In immunocompetent patients: diarrhea lasting 2-28 days that may be associated with abdominal pain, nausea, myalgias, fatigue, headaches, and low grade fever; [Cohen, p. 1881]
Immunocompromised patients with this infection usually present with subacute or chronic meningitis. [CCDM, p. 134] Cryptococcosis is an opportunistic infection. Patients usually present with pneumonia, meningitis, or lesions of the skin, bone, or other organs. Immunocompetent patients often have only a self-limited respiratory infection. Fever is usually low-grade or absent in meningitis patients. Symptoms of meningitis are usually nonspecific--e.g.., headache, visual impairment, confusion, and agitation. Blindness may result from brain swelling and optic nerve injury. [Merck Manual, p. 1329] In disseminated cryptococcosis, skin lesions are common. Skin lesions are highly variable: papules (may resemble molluscum contagiosum), purpura, vesicles, and rashes. [Harrison ID, p. 1083-4] Among HIV-negative patients with cryptococcosis, about 20% are healthy without chronic disease or immunosuppression. In a review of 266 HIV-negative patients, 36% had only pulmonary involvement, and 51% presented with CNS disease. One third of normal hosts with cryptococcosis are asymptomatic and diagnosed because of abnormal chest x-ray findings (single or multiple nodules). Symptoms of CNS disease include headache, fever, lethargy, cranial nerve palsies, coma, and memory loss. Cryptococcemia may be common in some countries with high AIDS prevalence, but it rarely leads to shock. [PPID, p. 2936-42] In patients with pulmonary disease, cavitations are rare. [ID, p. 2207] Cryptococcosis is one of the uncommon causes of nodular lymphangitis; [Am Fam Physician 2001;63:326-32]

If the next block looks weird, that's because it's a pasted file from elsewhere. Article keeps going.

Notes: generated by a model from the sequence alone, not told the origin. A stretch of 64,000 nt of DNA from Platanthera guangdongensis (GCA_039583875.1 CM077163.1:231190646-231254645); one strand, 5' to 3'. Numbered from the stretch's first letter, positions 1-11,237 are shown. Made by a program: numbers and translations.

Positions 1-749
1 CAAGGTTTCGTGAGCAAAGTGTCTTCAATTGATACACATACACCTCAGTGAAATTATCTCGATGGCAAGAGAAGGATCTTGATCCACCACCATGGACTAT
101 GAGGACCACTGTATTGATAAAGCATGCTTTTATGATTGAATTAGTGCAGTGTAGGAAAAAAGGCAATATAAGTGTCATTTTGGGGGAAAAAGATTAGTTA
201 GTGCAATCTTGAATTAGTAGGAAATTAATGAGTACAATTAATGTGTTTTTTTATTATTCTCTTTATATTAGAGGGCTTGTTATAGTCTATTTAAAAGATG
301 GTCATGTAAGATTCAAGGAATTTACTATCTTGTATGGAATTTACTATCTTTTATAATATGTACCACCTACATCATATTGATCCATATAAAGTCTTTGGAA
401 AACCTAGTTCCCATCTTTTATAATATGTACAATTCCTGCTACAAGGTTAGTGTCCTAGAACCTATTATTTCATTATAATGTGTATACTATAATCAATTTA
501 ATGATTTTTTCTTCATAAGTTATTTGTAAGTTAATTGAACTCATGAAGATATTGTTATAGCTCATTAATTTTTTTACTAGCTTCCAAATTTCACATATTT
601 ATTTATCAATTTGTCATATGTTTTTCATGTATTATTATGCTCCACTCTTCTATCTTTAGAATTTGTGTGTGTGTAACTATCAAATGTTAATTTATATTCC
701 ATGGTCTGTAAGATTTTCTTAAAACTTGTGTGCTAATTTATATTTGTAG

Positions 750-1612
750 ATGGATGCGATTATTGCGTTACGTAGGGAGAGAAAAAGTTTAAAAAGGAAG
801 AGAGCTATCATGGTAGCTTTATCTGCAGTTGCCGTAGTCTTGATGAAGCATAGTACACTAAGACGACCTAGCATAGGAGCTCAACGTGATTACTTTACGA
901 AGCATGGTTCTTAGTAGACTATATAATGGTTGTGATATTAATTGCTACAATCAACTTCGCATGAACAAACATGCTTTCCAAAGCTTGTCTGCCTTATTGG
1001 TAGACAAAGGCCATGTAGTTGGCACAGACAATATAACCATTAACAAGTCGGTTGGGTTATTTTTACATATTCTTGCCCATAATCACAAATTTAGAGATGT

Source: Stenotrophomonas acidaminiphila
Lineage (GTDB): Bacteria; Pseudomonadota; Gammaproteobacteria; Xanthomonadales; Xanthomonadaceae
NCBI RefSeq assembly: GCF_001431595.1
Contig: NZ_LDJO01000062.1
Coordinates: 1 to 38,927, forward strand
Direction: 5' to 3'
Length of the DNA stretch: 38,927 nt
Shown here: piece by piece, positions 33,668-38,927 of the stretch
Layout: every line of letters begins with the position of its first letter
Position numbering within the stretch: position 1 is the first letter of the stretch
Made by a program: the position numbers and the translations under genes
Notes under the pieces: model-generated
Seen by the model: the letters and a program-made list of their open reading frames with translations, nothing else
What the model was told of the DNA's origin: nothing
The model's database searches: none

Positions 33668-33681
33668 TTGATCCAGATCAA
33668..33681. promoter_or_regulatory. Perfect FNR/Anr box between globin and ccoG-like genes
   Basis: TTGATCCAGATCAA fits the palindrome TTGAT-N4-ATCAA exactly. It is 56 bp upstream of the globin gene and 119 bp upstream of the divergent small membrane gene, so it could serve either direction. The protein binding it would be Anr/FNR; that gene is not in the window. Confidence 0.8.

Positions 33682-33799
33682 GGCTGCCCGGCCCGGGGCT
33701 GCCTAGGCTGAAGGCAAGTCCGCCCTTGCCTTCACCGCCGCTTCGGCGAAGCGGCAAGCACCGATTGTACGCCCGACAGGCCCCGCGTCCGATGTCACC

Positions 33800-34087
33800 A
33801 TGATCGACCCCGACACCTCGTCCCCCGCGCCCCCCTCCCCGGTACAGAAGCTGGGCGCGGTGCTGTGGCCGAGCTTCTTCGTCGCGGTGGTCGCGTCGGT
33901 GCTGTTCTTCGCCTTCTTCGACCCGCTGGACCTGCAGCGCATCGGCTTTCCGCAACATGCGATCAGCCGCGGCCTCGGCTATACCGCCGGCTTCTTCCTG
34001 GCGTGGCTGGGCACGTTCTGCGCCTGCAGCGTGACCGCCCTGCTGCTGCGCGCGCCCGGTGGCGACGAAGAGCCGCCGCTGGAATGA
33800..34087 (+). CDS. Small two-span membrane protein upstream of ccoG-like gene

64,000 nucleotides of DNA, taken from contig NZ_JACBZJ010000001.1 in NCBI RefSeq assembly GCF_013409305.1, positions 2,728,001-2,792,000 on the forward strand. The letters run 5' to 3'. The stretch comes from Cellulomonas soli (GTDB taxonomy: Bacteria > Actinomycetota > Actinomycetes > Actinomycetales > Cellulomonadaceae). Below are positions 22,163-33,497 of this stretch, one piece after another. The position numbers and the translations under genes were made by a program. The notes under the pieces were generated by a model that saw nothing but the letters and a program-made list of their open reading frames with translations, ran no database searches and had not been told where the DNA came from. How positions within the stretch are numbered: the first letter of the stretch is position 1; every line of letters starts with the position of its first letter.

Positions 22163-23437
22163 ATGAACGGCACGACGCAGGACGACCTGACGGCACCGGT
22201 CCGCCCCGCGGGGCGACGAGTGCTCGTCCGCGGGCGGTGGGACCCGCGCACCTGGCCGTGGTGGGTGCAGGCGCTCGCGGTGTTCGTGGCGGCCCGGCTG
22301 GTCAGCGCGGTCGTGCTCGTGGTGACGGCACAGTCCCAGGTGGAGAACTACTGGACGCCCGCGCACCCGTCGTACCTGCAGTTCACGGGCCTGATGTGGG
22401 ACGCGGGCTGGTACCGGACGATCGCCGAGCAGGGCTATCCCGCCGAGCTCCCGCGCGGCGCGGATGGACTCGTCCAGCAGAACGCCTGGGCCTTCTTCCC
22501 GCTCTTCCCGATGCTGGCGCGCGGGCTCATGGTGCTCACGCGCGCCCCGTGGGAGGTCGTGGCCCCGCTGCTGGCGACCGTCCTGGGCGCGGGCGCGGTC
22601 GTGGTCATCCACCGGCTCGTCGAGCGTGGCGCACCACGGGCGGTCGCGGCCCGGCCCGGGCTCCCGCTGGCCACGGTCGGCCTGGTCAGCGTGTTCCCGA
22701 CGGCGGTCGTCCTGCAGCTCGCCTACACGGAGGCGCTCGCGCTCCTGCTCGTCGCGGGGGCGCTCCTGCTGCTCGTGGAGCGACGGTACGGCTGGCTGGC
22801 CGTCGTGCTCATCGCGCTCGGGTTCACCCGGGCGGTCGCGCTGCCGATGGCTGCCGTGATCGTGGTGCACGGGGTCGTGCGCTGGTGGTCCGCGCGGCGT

The fungus is commonly found in pigeon droppings, but no case clusters associated with this particular exposure have been reported. [CCDM, p. 135] Grows in gut of pigeons and in dried pigeon droppings; [Wallach, p. 576] Cryptococcal infection is common, but cryptococcal disease is relatively rare in immunocompetent people. Some infections produce a state of latency. [Harrison ID, p. 1082-3] Cryptococcosis is no longer common in AIDS patients in the US and Europe, but occurs in as many as 30% of AIDS patients in Africa. [Cecil, p. 1983] An ongoing outbreak of cryptococcosis (C. gattii) has been reported on Vancouver Island in British Columbia. C. gattii is associated with eucalyptus and a variety of coniferous trees. [PPID, p. 2936] C. gattii is found in Australia and Southeast Asia where it is associated with eucalyptus trees. [Cecil, p. 1983]
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